Existing seismic displays, wiggle trace, variable density and terrain (SeisScape) displays are all limited because they are static. They provide a single view of a single seismic record or section. In fact, seismic processing is in general a static process because we apply a process and then view the result. We can view the data before the process or after the process, but using the traditional seismic display techniques we have no way to see anything in between.
In this paper we introduce a new type of seismic display, the dynamic display. A dynamic display is one which uses the programmability of modern graphics cards to perform limited seismic processing in real time. Dynamic displays can also produce a continuous sequence of displays. These displays can be configured to either gradually apply a seismic process or to gradually show how the process affects the data.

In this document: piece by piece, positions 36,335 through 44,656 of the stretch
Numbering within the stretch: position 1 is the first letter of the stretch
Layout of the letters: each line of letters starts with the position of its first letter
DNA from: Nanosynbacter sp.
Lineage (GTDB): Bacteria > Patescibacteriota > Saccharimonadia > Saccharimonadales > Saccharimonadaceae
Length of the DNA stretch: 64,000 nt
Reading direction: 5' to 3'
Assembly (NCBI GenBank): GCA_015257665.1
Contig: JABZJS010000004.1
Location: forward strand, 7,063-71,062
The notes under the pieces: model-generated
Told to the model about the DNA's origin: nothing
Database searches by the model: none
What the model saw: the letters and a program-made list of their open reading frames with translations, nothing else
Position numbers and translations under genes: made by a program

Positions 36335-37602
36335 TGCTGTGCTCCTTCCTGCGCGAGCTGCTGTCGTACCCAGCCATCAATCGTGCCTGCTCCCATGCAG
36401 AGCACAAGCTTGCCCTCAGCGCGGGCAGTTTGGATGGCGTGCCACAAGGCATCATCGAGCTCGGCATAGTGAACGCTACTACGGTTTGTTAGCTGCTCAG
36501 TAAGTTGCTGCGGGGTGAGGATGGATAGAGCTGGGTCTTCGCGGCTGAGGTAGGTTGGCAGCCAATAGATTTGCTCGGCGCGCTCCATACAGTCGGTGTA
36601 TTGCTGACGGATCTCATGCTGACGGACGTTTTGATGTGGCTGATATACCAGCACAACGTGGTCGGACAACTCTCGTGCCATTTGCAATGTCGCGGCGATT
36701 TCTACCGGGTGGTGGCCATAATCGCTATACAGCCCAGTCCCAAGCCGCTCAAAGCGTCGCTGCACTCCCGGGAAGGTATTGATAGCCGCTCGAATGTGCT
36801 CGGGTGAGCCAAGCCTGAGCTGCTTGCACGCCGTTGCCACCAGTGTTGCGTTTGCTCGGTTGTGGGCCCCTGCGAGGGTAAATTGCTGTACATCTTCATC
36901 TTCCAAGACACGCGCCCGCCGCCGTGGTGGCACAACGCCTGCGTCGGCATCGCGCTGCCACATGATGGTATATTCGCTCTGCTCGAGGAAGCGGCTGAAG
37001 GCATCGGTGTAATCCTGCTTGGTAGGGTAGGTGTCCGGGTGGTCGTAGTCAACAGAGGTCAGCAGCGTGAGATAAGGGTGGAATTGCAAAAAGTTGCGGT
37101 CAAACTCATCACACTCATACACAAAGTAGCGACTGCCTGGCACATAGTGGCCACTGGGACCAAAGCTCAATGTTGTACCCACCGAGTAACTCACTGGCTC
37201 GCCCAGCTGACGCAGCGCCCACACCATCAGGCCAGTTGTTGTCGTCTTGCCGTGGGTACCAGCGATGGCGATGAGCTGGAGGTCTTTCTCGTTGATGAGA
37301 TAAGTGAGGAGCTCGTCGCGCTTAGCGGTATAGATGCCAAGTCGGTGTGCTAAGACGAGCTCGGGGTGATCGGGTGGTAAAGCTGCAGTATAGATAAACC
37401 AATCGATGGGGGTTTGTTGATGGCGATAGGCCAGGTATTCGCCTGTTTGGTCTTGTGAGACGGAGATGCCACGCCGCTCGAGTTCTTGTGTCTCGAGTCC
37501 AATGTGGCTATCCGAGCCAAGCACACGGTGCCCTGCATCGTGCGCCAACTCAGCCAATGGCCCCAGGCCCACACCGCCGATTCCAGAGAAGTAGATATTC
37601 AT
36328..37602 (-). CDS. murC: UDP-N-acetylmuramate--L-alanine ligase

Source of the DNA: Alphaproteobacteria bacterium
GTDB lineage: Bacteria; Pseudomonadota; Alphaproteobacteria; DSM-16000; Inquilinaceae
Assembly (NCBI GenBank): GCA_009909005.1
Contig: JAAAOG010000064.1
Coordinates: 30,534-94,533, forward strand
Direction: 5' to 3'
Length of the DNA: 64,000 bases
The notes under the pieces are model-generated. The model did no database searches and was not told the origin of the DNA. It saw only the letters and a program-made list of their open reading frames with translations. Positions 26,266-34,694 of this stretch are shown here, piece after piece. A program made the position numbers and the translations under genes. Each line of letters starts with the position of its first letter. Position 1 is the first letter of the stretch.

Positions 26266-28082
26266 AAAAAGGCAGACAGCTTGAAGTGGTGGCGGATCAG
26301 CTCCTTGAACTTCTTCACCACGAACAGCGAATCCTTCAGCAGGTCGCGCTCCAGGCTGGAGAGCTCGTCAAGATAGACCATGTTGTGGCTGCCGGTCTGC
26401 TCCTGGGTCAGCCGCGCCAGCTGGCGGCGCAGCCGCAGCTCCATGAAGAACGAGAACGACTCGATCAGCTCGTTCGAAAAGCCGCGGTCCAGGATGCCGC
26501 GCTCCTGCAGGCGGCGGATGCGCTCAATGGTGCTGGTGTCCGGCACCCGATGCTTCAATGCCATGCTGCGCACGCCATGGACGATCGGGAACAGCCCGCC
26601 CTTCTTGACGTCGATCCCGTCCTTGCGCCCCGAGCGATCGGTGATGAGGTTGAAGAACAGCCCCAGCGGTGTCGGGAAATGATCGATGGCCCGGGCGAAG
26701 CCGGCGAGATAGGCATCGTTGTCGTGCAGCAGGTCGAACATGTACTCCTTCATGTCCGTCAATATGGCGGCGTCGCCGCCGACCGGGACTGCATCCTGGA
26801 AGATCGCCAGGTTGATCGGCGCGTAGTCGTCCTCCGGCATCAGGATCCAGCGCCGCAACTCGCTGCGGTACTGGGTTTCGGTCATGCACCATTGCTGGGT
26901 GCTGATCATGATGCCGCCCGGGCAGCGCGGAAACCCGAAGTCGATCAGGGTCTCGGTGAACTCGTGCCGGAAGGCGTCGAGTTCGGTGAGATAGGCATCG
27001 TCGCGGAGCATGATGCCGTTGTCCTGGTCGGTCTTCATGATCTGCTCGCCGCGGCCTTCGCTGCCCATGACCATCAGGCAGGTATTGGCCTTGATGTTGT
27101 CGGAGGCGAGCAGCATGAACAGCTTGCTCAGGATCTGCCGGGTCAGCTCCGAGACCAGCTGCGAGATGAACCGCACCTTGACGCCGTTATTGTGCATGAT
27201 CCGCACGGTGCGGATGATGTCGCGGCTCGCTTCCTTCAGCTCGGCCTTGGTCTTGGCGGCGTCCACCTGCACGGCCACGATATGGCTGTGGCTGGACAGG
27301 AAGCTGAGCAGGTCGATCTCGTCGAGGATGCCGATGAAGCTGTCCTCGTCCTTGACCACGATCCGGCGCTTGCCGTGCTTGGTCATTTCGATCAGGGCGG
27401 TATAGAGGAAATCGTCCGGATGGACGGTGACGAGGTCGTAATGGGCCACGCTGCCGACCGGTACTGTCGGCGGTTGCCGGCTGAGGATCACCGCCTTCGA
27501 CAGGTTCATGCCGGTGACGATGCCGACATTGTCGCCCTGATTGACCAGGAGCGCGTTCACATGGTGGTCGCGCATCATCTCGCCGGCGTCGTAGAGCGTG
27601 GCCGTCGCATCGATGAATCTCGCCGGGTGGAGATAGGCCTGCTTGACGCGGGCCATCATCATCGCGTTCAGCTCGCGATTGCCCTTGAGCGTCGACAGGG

The advent of the graphic processing unit (GPU) has made it possible for us to pass multiple streams (versions) of seismic data to the graphics board. We can then use the GPU's programmable vertex processor to combine and manipulate the various streams.
Dynamic displays have the ability to fundamentally change the way that we interact with seismic data and with large and complex data sets in general.
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